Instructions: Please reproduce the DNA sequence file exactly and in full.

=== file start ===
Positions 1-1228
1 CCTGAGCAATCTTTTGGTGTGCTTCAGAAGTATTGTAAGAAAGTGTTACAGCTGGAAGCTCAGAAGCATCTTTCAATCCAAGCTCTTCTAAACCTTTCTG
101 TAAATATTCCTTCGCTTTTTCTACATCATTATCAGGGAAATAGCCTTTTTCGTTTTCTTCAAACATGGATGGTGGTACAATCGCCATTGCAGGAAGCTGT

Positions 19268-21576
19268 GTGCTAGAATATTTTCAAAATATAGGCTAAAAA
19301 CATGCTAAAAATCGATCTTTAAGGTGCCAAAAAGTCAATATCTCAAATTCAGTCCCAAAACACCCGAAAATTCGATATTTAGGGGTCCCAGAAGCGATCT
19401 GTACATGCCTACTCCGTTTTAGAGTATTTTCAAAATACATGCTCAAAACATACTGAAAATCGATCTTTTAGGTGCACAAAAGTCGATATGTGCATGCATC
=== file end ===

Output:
Positions 1-1228
1 CCTGAGCAATCTTTTGGTGTGCTTCAGAAGTATTGTAAGAAAGTGTTACAGCTGGAAGCTCAGAAGCATCTTTCAATCCAAGCTCTTCTAAACCTTTCTG
101 TAAATATTCCTTCGCTTTTTCTACATCATTATCAGGGAAATAGCCTTTTTCGTTTTCTTCAAACATGGATGGTGGTACAATCGCCATTGCAGGAAGCTGT

Positions 19268-21576
19268 GTGCTAGAATATTTTCAAAATATAGGCTAAAAA
19301 CATGCTAAAAATCGATCTTTAAGGTGCCAAAAAGTCAATATCTCAAATTCAGTCCCAAAACACCCGAAAATTCGATATTTAGGGGTCCCAGAAGCGATCT
19401 GTACATGCCTACTCCGTTTTAGAGTATTTTCAAAATACATGCTCAAAACATACTGAAAATCGATCTTTTAGGTGCACAAAAGTCGATATGTGCATGCATC